Different types of energy harvesters require various PMCs. For example, the standard energy-harvesting (SEH) circuit, synchronous charge extraction (SCE) circuit, parallel synchronized switch harvesting on inductor (P-SSHI) circuit, or series synchronized switch harvesting on inductor (S-SSHI) circuit have been proposed to manage the piezoelectric energy harvesters (PEHs) with the characteristics of high output voltage and low current [18,19,20,21]. Electromagnetic energy harvesters (EMEHs) possess the characteristics of low output voltage and high output current. The voltage with hundreds of millivolts is generally lower than the forward conduction voltage of the rectifier diode or the working voltage of most wireless senor nodes. This complicates the PMC by an indispensable voltage-boosting element. A synchronous magnetic flux extraction (SMFE) circuit uses coil inductance to construct a boost direct current-direct current (DC–DC) converter circuit. However, the switch control of the SMFE circuit is not yet self-powered and requires an external power supply [22,23]. In addition, the voltage multiplying circuit adopts a series of diodes and capacitors to boost the voltage. However, the multiplying circuit is complex and causes high power consumption, which decreases the charging speed [24].
Three types of the models of electromagnetic energy harvesting systems have been developed. First, a linear electromagnetic energy harvester is connected to a linear interface circuit, which is a pure resistive electrical load [25]. Second, a nonlinear electromagnetic energy harvester is connected to a linear circuit [26]. Third, a linear electromagnetic energy harvester is connected to a nonlinear circuit containing non-resistive components [27]. However, the model of a nonlinear electromagnetic energy harvester connected to a nonlinear circuit has not been investigated, which will be discussed in this paper.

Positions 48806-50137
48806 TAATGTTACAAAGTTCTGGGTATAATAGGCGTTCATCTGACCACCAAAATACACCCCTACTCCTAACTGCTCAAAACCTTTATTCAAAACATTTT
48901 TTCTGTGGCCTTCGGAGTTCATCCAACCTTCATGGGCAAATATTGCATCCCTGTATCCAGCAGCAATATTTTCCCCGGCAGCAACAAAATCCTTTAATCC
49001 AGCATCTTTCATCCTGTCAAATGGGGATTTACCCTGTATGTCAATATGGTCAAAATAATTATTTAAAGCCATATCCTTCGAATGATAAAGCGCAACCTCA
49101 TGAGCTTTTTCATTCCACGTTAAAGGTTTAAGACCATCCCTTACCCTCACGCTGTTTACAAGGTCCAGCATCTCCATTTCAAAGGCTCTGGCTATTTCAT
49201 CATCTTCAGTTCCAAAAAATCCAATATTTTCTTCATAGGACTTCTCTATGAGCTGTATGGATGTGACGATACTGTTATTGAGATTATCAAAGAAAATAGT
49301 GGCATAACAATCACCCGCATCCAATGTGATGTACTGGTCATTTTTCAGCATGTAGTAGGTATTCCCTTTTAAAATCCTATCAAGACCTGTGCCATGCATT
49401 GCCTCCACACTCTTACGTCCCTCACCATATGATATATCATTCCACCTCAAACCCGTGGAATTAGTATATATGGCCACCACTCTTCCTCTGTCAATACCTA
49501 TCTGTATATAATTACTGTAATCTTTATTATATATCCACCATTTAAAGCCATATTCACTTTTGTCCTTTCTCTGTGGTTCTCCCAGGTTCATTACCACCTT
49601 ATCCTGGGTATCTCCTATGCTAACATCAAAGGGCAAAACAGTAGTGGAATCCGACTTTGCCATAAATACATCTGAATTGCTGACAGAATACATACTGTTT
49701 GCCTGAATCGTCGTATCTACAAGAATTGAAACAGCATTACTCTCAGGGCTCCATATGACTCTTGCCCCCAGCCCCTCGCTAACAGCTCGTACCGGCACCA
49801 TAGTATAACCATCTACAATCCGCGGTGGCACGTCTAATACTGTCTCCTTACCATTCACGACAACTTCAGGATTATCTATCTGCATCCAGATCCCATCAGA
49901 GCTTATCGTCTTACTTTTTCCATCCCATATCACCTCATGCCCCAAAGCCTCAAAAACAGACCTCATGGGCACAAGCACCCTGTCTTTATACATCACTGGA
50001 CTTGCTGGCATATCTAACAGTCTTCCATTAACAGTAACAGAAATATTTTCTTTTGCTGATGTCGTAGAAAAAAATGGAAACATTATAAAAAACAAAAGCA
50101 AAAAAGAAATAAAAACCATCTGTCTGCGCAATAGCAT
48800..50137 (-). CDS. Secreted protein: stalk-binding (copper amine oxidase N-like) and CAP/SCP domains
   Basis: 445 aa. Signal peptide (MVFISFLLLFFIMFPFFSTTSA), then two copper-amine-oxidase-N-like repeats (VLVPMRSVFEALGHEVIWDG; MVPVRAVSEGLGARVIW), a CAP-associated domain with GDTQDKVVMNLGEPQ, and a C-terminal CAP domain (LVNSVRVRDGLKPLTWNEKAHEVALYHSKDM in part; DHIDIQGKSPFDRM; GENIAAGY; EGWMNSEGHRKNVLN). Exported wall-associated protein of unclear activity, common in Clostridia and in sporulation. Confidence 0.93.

Our group has developed an impact-based nonlinear EMEH with arrays of magnet and coil [26]. The most prominent characteristic of this device is the high output voltage, with the voltage of 16 V across an 11 kΩ resistor under the base excitation of 0.3 g at 8.5 Hz. The resistive impedance-matching method is usually adopted to match the internal resistance of the harvester, neglecting the effects of non-resistive components [28,29,30,31,32,33,34]. There are many ways to produce the control signals for the impedance matching. Lefeuvre et al. [28] used an active crystal oscillator to produce a control signal to match the impedance of PEHs. Shen et al. [29] used the active crystal oscillator to produce a control signal for the impedance matching of EMEHs. However, the operating voltage of the active crystal ranges from 1.6 V to 5.5 V, which puts forward additional requirement on the output voltage of the harvester. Kong et al. [30] and Guo et al. [31] used a square-wave-generating circuit to produce a control signal. The control circuit is powered by a storage element; as a result, once the storage energy is exhausted, the system cannot work normally again. Chen et al. [32,33] adopted a square-wave-generating circuit to produce a control signal and used a capacitor after rectifiers to power the control circuit. A voltage stabilizer after the capacitor was used to stabilize the control signal, which would affect impedance matching and cause energy dissipation.